Those Unsightly Red Coat Stains

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If you watched the Garden this week you saw Uno the newly proclaimed Best in Show winner. You may have also noticed the red stained fur around his mouth.Yes that's right it happens to the best of dogs- even Best in Show dogs.Now those unsightly red stains are on my pet peeve list and every time Uno opened his mouth (which was a lot as he is very vocal )all I could look at was the red line along his mouth.
Some dogs have the red stain as tear stain, some dogs have red stain on their feet, others on their behind or belly.Some have red stained coat in all those places!Tear stains, because of the close proximity to the eyes are difficult to remove but the other areas are reasonably simple.
The easiest method I have used is plain kaopectate worked into the stain and allowed to dry.After it is very,very dry, gently comb out.This will take several applications to remove the stain over a period of several weeks.When you bathe your dog soak the stained area you have been treating in distilled water for a few minutes before begining the shampoo process and afterward use a moisturizing (dog, not human)conditioner.The distilled water helps lift the stain.The kaopectate is drying to the coat so using the conditioner will help counteract the dryness and close the cuticle making it harder for the hair follicles to re-stain.
Tear stains are more difficult because you don't want kaopectate to get in your dogs eyes so I don't recommend the kaopectate under the eyes. A lot of dog show exhibitors who have white faced dogs give tetracycline to prevent the tear stains. Angel Eyes is highly effective but it is not FDA approved and contains an over the counter antibiotic. Giving antibiotics long term will compromise your dogs health.
I know some of you reading this are aghast that people would give an antibiotic for purely cosmetic reasons(they also do hair extensions and dye coat and tattoo poor pigment, just to name a few things).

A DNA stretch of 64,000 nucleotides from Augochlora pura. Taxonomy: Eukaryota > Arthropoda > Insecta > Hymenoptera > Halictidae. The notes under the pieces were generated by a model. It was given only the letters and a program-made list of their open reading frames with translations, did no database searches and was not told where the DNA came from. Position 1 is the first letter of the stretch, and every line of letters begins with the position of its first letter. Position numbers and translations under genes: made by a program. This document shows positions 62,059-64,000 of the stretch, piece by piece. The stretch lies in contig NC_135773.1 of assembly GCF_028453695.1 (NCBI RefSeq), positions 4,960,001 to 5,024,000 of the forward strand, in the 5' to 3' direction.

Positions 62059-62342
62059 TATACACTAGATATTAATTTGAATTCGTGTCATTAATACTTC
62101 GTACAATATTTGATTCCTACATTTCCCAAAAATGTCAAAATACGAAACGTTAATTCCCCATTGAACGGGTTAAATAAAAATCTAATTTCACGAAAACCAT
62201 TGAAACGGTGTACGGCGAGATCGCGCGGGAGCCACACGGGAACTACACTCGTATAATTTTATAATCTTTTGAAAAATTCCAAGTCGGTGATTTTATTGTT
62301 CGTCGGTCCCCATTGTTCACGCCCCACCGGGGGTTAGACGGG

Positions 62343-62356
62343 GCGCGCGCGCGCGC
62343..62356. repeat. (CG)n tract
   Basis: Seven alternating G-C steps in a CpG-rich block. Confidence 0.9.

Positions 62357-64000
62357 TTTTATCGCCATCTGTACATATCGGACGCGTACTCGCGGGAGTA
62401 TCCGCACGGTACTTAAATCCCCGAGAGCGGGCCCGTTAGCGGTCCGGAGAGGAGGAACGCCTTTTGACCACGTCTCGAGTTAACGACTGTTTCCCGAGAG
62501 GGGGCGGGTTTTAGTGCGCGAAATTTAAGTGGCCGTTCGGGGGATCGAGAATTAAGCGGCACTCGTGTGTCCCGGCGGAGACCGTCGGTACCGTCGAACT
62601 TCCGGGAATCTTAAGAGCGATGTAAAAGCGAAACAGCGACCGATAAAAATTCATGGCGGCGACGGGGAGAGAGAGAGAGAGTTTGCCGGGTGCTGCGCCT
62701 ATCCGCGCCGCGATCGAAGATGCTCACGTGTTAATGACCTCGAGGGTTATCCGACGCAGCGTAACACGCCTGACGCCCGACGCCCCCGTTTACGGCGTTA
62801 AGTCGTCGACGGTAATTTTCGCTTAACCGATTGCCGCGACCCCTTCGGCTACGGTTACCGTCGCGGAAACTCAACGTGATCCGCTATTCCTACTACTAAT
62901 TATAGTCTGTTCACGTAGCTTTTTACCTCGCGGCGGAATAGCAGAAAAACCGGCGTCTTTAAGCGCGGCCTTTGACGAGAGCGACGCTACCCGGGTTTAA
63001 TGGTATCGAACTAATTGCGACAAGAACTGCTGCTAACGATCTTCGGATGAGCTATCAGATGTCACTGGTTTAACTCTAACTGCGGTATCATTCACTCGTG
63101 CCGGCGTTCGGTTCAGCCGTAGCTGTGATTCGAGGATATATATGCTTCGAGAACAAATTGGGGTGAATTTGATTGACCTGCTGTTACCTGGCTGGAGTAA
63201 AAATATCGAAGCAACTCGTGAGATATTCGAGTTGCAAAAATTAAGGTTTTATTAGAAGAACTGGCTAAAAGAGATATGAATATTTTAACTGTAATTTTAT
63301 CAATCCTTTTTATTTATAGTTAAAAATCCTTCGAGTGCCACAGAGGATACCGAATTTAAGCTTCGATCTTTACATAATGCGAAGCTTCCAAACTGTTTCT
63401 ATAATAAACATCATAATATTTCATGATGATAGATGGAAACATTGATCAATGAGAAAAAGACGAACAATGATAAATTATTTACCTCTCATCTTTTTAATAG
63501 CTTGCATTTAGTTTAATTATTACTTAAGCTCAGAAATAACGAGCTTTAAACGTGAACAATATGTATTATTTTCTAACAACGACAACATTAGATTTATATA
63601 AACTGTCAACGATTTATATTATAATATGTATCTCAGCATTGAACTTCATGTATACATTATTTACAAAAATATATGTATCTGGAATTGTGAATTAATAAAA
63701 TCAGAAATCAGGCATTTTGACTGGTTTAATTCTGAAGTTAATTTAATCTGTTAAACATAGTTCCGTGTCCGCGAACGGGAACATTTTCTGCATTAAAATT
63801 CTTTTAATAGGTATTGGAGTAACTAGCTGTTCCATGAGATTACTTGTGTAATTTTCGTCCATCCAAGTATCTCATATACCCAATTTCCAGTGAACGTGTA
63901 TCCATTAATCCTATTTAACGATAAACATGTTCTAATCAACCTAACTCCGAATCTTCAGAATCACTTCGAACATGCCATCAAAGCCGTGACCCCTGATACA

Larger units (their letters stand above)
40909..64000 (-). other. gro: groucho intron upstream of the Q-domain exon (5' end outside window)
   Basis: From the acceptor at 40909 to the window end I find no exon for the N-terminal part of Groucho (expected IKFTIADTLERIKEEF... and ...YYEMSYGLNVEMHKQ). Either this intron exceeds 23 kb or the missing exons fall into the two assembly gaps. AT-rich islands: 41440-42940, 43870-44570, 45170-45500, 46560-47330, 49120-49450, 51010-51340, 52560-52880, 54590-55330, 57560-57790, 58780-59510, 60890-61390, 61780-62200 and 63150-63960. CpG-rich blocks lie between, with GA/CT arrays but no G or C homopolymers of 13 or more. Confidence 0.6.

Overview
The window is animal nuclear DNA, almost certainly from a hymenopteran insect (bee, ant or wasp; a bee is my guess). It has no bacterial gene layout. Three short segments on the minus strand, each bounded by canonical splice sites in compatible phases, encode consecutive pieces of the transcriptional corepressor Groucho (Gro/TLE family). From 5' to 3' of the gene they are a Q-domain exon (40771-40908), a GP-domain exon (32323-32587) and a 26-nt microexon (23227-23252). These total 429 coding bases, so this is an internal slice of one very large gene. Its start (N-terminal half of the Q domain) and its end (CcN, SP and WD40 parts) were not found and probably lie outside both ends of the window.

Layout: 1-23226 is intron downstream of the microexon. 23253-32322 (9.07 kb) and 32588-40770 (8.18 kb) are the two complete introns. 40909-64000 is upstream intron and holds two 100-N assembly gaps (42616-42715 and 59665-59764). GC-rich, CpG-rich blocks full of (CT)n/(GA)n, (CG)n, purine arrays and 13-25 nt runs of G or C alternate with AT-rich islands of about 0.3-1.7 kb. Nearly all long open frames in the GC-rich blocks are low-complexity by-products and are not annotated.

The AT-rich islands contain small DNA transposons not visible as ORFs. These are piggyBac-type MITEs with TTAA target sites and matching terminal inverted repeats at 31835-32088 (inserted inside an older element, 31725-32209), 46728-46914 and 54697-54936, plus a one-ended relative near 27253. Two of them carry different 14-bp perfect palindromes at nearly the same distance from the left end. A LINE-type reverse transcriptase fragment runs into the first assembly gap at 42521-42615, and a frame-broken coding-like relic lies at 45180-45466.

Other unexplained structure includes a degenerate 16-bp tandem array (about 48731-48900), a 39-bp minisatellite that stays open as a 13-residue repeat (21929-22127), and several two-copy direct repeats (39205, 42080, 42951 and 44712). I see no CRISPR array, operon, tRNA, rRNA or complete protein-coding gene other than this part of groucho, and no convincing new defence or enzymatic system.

Twice daily washing of the face using distilled water does wonders but you must be consistent. There are coverups on the market, but they are greasy and I don't care for them.
French chalk, available in white or a color matching your dogs'coat,(found at pet supply stores)is an inexpensive way to tone down the stain. And it is safe around the face. You can also dab a bit of corn starch and rub it into the hair to help cover the stain and lessen future stain. Always remember to keep all substances out of your dogs' eyes.
With chalk, dampen the hair with distilled water and work in the chalk with your fingers, remove the excess with a soft toothbrush.
No one knows for sure what causes this red oxidation in dogs' coats. Diet is probably the culprit though. Dog food companies are not required to list chemicals added to ingredients before they get to the manufacturing plant. Chemicals and preservatives can make the body ph off kilter which leads to oxidation. I know for certain that some brands of dog food cause more of this oxidation than others. You can also consider increasing your dogs antioxidants by adding more vegetables and dog safe fruits to the diet. With a little attention, your dog will be stain free.
Until next post,
Happy Tails